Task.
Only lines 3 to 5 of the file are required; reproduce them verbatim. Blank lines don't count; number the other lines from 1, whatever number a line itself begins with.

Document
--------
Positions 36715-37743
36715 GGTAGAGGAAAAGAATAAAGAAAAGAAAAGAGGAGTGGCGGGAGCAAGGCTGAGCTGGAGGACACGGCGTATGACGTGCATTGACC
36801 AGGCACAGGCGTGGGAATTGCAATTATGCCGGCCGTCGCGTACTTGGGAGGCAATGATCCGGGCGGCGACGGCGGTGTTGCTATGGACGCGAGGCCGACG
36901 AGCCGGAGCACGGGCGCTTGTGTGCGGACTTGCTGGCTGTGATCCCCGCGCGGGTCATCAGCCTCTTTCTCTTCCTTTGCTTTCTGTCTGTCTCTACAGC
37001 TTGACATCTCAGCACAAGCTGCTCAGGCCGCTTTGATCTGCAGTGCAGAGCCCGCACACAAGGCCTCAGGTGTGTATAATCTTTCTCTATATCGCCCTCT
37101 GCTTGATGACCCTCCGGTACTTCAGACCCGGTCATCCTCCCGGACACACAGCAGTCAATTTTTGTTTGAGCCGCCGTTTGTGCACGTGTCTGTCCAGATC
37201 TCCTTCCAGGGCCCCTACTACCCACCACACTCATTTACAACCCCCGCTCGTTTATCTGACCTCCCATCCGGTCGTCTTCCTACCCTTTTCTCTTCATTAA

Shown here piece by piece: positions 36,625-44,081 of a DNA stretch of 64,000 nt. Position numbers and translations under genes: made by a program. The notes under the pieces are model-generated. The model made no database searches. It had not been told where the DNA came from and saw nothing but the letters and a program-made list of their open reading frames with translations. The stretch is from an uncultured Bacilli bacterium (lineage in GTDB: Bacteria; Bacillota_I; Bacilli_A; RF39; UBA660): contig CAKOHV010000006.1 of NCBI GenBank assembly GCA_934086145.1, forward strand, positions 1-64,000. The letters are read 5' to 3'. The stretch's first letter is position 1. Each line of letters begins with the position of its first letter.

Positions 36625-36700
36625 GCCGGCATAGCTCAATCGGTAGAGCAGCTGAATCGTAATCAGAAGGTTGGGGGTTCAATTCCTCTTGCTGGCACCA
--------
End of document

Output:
36801 AGGCACAGGCGTGGGAATTGCAATTATGCCGGCCGTCGCGTACTTGGGAGGCAATGATCCGGGCGGCGACGGCGGTGTTGCTATGGACGCGAGGCCGACG
36901 AGCCGGAGCACGGGCGCTTGTGTGCGGACTTGCTGGCTGTGATCCCCGCGCGGGTCATCAGCCTCTTTCTCTTCCTTTGCTTTCTGTCTGTCTCTACAGC
37001 TTGACATCTCAGCACAAGCTGCTCAGGCCGCTTTGATCTGCAGTGCAGAGCCCGCACACAAGGCCTCAGGTGTGTATAATCTTTCTCTATATCGCCCTCT